Stepping onto the ALS Rating Scale

Stepping onto the ALS Rating Scale
4.6
(52)

Oh, how I wish living with ALS weren’t so murky: We don’t know its cause, we don’t have a cure, and we measure symptom progression by way of 12 questions. I can’t do anything about the cause or cure, but I’m up on my soapbox (the one with the handicap rails, mind you) to voice my opinion about those darn questions.

For 20 years, a simple test has been used worldwide. The questions on the ALS Functional Rating Scale-Revised (ALSFRS-R) also are used in studies and clinical trials of potential treatments.

What is the problem?

My chief complaint is that the test is subjective and requires little demonstration of function or skills. With a possible high score of 48 points, ALS patients are predicted to lose one point per month over the course of their disease. Based on those expectations, my 120 months of living with ALS should put me in negative numbers!

I’ve decided the ALSFRS-R needs a few enhancements, which I’m happy to share with you.

Let’s add a degree-of-difficulty rating

As a newly diagnosed patient, my neurologist surprised me by asking about my handwriting, whether I could use a fork and knife, and whether I used the handrail when climbing stairs. But what about other skills?

When I was coaching and competing in gymnastics, certain skills were awarded extra points for degree of difficulty. We had the simple cartwheel, but being able to do it balanced on one hand was credited as slightly more difficult. And performing it in midair without the use of either hand earned the highest rating.

Let’s translate this system to ALS.

Handwriting? Using a fork and knife? How about extra credit for additional skills? I can still knit a colorful scarf and — when I have to — thread a needle and sew on a button.

Use the handrail when climbing stairs? That’s easy! How about awarding extra credit for ninja heroics when navigating badly placed grab bars in public restrooms?

How about points for risk, originality, and virtuosity when figuring out how to enter businesses or friends’ homes that are not easily accessible? Using back doors, loading ramps, and lifting and shoving a rollator over a brick walkway? I’ve done them all. And from the comments on my columns, most of my readers have, too.

Humor helps

You’ve probably figured out that I’m looking at the ALSFRS-R through a humorous lens. Having a sense of humor is something we need when facing the challenges of living with ALS.

And maybe in this murky world of ALS, my new scoring system has potential. Especially to measure our ability to successfully learn new ways to function. Let’s continue to learn, laugh, and live well while living with ALS.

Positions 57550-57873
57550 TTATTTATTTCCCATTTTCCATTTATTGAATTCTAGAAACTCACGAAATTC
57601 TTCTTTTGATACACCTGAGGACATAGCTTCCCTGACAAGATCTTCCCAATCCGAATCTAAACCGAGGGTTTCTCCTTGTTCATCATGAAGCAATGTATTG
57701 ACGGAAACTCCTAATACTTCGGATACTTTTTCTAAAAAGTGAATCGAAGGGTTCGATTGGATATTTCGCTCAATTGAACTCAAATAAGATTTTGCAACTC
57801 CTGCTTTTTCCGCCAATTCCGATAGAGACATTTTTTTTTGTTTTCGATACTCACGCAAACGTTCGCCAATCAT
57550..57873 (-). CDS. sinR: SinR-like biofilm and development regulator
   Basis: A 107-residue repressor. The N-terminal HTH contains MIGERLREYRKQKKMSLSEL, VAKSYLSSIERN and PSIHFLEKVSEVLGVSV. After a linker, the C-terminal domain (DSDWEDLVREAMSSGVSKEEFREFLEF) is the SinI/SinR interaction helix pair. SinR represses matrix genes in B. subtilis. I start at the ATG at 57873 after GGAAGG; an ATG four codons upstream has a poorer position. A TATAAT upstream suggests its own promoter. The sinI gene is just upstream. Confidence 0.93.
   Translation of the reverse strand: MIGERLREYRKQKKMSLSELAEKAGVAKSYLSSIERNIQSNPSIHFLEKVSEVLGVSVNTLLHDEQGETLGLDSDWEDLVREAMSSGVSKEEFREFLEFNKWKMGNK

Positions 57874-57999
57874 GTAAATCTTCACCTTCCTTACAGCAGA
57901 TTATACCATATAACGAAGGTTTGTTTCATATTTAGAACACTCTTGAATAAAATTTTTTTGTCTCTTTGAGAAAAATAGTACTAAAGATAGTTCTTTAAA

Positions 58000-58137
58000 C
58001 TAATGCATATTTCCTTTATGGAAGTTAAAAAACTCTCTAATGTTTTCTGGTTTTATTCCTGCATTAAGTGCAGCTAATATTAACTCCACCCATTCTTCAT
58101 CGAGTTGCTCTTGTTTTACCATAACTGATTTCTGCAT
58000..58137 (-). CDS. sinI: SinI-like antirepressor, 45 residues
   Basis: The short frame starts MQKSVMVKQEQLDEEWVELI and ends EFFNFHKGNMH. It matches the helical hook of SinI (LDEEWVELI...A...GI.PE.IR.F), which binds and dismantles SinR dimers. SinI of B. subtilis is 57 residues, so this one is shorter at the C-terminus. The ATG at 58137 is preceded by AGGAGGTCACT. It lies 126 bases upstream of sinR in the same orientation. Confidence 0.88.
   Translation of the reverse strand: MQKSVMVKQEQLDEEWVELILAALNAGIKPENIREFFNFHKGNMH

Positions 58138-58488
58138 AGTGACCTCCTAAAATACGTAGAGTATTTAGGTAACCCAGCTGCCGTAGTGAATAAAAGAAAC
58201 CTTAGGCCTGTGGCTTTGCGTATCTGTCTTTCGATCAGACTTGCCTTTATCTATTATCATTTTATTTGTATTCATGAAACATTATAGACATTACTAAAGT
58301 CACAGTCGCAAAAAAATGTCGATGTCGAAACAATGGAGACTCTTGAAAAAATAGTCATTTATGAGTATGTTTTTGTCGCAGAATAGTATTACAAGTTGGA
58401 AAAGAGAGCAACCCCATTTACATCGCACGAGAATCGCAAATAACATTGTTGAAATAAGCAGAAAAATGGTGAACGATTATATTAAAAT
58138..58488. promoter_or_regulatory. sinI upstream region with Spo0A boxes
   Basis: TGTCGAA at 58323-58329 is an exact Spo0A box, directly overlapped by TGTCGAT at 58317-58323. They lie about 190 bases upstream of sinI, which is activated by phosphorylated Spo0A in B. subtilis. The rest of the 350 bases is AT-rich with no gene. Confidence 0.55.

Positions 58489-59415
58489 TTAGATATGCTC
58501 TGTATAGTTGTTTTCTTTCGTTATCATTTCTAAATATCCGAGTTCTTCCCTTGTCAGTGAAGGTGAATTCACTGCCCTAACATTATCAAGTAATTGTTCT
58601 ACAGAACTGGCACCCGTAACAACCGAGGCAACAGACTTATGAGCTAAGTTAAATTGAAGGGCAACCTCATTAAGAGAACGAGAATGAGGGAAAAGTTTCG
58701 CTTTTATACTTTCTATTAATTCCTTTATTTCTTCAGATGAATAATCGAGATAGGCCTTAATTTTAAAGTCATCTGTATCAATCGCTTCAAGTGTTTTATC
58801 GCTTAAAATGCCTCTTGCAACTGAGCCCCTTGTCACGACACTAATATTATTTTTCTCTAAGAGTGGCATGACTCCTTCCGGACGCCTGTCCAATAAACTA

***

Note: ALS News Today is strictly a news and information website about the disease. It does not provide medical advice, diagnosis, or treatment. This content is not intended to be a substitute for professional medical advice, diagnosis, or treatment. Always seek the advice of your physician or other qualified health provider with any questions you may have regarding a medical condition. Never disregard professional medical advice or delay in seeking it because of something you have read on this website. The opinions expressed in this column are not those of ALS News Today or its parent company, BioNews Services, and are intended to spark discussion about issues pertaining to ALS.

When Dagmar was diagnosed with ALS at the age of 59 in 2010, she tapped into her nearly 30 years of professional experience. She not only follows her own wellness and fitness advice but also inspires and teaches others to do the same. Dagmar is a patient columnist at BioNews, writing “Living Well with ALS.” In addition, she is one of the moderators for the ALS News Today Forum and writes a personal blog called “ALS and Wellness.” She lives in Arizona, enjoying finding humor in life’s situations, and spends her free time pursuing creative projects in fiber arts.
×
When Dagmar was diagnosed with ALS at the age of 59 in 2010, she tapped into her nearly 30 years of professional experience. She not only follows her own wellness and fitness advice but also inspires and teaches others to do the same. Dagmar is a patient columnist at BioNews, writing “Living Well with ALS.” In addition, she is one of the moderators for the ALS News Today Forum and writes a personal blog called “ALS and Wellness.” She lives in Arizona, enjoying finding humor in life’s situations, and spends her free time pursuing creative projects in fiber arts.

How useful was this post?

Click on a star to rate it!

Average rating 4.6 / 5. Vote count: 52

No votes so far! Be the first to rate this post.

As you found this post useful...

Follow us on social media!

We are sorry that this post was not useful for you!

Let us improve this post!

Tell us how we can improve this post?

4 comments

  1. Rosemary Kutschke says:

    Right on Dagmar! I have to think outside the box since my mobility and dexterity have been waning. It’s good for your brain too! So, even if it looks strange to someone, if it works for you Rock On! You are a an inspiration! The BEST ada Catholic Church is in Green Valley..St. Mary’s ! Added bonus is excellent family support close by!

  2. Mike says:

    Thank you for sharing!
    Hearing your stories, your positive outlook, trying to help others, we need more of that.

  3. Cate says:

    How about style and creativity points? Like the ability to open a jar by putting it under my arm and tipping it sideways? Or opening a zipper bag by holding one corner in my teeth? Using my rollator seat as a tea cart? I won’t share how I manage to put on a bra–but it’s creative! As always, Dagmar, you have me smiling and looking on the bright side.

Leave a Comment

Your email address will not be published. Required fields are marked *

Pin It on Pinterest

Share This